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Professor: "You'll see that the software allows you to determine what variables play the most important roles in forecasting. You can then rebalance what weight you want to put on say, oil prices, for future GDP growth estimates in the formula."Student: "What if the variables the model says are unimportant now in predicting the future become important in the future, or if your estimates for the inputs are way off?"Professor: (Pause) "You have to make assumptions that some sort of consistency will take place into the future -- that what worked in the past will work in the future. Frankly, forecasting works better at predicting the future when the future follows the same path; it's the turnarounds that forecasting has trouble with."

Years ago in my "economic forecasting" class, the preceding conversation took place. The implications of this point didn't sink in at the time.

Everybody makes forecasts. Some are a little more scientific, using software, surveys and data. Others just make guesses, educated or otherwise. Often the "professional" forecasts are no better than the guesses. It's a running joke that economists have predicted 12 of the last five recessions.

Most business decisions are made based on some forecast, formal or not, of what the future will look like. Buildings going up around the country exist because the builders think they can sell or rent the units at prices that make the venture profitable. None of the backers are forecasting sharp declines in rental income or sales prices, or else they wouldn't be building, any more than you would invest in the stock market today if you thought earnings in the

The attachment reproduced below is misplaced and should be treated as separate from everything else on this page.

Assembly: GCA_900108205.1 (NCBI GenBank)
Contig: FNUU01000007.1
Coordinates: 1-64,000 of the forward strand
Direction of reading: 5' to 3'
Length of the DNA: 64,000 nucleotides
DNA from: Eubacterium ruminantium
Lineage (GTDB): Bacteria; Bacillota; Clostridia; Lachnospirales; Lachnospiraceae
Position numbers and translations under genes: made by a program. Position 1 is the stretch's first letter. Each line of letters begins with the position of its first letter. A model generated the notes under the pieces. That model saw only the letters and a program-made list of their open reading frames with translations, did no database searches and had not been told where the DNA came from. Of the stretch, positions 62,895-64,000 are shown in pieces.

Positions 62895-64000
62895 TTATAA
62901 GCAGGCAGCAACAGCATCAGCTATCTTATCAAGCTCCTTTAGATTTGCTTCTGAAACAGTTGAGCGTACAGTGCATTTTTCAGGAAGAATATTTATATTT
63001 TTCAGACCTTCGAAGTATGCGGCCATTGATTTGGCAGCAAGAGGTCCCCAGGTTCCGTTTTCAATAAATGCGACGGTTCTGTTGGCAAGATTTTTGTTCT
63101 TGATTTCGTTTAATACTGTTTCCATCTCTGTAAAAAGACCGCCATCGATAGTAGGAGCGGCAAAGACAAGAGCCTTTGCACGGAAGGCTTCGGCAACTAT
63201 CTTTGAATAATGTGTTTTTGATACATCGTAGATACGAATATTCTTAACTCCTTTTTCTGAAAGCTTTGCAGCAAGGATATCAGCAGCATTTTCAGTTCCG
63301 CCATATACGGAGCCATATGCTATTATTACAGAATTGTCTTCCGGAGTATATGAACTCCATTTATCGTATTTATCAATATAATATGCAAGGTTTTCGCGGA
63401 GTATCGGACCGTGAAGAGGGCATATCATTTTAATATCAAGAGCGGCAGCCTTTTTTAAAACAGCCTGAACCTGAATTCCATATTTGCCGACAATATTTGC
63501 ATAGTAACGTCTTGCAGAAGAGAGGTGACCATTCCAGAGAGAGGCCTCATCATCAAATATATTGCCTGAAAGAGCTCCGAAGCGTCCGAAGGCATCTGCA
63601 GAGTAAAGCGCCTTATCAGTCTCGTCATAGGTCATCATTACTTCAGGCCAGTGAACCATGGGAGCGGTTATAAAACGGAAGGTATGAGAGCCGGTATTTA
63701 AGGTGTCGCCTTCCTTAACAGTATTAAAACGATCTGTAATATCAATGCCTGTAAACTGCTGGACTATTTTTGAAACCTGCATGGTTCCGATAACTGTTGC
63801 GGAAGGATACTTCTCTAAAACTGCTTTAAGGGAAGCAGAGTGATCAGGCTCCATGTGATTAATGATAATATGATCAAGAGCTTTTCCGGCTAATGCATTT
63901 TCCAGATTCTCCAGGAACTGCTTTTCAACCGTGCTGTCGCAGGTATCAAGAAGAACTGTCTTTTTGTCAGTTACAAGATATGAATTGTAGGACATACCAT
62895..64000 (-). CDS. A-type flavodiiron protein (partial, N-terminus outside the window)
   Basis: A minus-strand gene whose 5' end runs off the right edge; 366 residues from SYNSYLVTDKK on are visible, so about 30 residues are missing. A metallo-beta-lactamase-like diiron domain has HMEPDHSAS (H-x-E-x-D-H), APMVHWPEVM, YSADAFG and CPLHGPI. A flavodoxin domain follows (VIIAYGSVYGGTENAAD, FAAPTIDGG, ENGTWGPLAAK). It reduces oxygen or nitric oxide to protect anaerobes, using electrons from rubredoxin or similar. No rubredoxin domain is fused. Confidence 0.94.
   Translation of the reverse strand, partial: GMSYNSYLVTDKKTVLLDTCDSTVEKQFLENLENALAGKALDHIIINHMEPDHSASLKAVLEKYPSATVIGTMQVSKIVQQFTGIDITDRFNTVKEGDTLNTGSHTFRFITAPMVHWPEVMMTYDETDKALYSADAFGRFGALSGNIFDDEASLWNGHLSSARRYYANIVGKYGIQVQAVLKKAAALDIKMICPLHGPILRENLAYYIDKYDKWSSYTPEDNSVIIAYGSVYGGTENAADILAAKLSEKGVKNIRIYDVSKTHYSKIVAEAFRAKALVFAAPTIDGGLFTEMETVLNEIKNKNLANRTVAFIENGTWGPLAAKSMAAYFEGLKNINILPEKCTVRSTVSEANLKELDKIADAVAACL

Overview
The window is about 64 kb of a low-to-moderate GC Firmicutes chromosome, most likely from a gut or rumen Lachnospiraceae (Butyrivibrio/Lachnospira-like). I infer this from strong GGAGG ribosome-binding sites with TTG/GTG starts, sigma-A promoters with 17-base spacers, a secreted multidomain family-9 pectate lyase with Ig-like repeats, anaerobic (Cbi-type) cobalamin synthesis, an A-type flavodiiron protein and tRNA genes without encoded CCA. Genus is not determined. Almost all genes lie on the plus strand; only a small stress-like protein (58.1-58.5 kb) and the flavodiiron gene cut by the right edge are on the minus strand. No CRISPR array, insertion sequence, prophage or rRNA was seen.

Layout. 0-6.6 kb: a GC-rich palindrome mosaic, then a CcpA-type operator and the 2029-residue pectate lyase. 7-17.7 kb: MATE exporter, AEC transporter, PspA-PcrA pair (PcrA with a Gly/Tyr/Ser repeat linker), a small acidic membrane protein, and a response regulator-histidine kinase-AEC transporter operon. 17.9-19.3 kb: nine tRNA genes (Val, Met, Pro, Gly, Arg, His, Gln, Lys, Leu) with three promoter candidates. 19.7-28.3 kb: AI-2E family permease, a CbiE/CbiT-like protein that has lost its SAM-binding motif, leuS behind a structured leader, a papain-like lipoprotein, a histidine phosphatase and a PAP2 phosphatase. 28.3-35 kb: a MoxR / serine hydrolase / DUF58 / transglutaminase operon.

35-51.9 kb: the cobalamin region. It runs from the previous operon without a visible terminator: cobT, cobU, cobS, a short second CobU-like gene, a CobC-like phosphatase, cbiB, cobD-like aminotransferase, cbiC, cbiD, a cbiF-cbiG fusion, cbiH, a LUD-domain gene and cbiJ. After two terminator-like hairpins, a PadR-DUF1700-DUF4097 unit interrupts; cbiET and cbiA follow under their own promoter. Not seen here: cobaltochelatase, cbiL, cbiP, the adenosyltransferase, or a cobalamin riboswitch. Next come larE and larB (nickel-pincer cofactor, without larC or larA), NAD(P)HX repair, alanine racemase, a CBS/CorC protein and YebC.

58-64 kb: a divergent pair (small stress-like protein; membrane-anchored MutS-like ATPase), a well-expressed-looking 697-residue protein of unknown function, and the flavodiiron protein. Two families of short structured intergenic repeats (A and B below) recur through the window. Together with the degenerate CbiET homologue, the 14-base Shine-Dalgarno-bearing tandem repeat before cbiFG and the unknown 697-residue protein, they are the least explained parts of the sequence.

S&P 500

would be 30% lower next year.

Fund investors have something in common with managers and executives. They look at what has happened over recent years, and they forecast that behavior into the future.

With investors, if the S&P 500 were up an average of 15% a year for the last five years, then it is a far better investment than bonds if bonds were up only 7% a year for the last five. With executives, if air miles flown per person have gone up 10% a year for five years, then they need to start buying planes and adding gates to ramp up for the expected future traffic.

It's the exact same error whether an investor makes it with his $75,000 portfolio or a CEO makes it with a $5 billion loan.

Why is it so common to continue recent patterns into the future? It's in our nature to discern patterns. Intelligence tests often use pattern recognition quizzes to gauge aptitude. "What number is next in the series: 1,3,5,7...?" The correct answer is never some unforeseen reversal in the pattern.

Let's say an investor is presented with a pattern of mutual fund performance figures from three successive years: +15% in year one; +20% in year two; +17% in year three. Then, the investor is asked what next year's likely performance would be:

A) -30%

B) 0%

C) -5%

D) +18%

Most would chose "D" -- at least that's how they vote every day with their money. The other choices don't seem to come from the same stream of similarly positive data. Investors and executives think predicting the future is critical to make capital allocation decisions. So important is the future that both investors and CEOs turn to outside professionals who are expert in predicting these future patterns.